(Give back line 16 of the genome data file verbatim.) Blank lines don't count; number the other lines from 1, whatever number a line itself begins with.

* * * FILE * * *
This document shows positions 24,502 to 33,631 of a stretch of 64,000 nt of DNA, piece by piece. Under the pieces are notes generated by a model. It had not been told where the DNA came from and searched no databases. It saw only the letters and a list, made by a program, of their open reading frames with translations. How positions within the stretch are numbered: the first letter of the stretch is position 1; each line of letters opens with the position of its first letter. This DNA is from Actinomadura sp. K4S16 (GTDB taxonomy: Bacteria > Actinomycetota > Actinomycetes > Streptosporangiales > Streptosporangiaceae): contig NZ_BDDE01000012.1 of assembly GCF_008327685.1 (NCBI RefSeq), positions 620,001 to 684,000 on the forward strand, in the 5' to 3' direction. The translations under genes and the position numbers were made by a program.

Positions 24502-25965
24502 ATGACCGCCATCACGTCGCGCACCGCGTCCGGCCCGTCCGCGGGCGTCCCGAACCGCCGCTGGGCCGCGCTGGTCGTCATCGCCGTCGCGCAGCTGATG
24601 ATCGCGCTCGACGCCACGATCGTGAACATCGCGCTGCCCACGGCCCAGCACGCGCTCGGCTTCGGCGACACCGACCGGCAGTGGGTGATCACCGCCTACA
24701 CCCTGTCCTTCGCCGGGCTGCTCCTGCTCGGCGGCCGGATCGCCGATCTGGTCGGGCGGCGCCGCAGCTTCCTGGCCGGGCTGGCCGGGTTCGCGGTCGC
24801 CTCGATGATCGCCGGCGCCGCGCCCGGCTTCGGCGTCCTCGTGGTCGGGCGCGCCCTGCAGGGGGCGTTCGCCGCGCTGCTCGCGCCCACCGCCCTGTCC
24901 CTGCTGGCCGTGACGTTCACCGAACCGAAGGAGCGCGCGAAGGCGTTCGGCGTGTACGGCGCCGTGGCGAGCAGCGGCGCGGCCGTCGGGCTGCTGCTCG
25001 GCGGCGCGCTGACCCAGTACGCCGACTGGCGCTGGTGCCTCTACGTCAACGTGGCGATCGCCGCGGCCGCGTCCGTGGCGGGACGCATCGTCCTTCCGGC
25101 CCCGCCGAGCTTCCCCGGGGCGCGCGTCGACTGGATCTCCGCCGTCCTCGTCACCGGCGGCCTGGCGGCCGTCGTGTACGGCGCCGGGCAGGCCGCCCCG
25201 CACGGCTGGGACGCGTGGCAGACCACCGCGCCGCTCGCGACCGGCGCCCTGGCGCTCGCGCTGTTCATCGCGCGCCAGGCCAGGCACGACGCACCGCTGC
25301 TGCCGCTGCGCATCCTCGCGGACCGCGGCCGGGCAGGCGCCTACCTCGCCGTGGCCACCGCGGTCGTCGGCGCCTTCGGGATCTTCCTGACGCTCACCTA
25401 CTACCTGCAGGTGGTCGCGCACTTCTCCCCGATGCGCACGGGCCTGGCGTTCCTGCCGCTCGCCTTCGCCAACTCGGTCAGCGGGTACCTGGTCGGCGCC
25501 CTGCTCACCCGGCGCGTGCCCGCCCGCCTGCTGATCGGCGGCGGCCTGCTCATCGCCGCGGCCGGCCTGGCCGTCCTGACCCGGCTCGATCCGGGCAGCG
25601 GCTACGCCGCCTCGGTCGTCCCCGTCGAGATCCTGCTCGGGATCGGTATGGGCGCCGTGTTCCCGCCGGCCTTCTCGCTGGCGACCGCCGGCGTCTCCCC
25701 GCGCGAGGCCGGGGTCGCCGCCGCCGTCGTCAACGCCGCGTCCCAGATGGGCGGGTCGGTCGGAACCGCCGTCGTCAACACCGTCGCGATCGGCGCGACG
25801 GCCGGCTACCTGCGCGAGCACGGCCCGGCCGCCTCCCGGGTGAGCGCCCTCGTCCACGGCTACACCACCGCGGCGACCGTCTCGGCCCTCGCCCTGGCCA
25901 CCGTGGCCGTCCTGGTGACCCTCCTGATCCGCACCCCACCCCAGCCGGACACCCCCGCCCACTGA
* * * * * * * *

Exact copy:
25801 GCCGGCTACCTGCGCGAGCACGGCCCGGCCGCCTCCCGGGTGAGCGCCCTCGTCCACGGCTACACCACCGCGGCGACCGTCTCGGCCCTCGCCCTGGCCA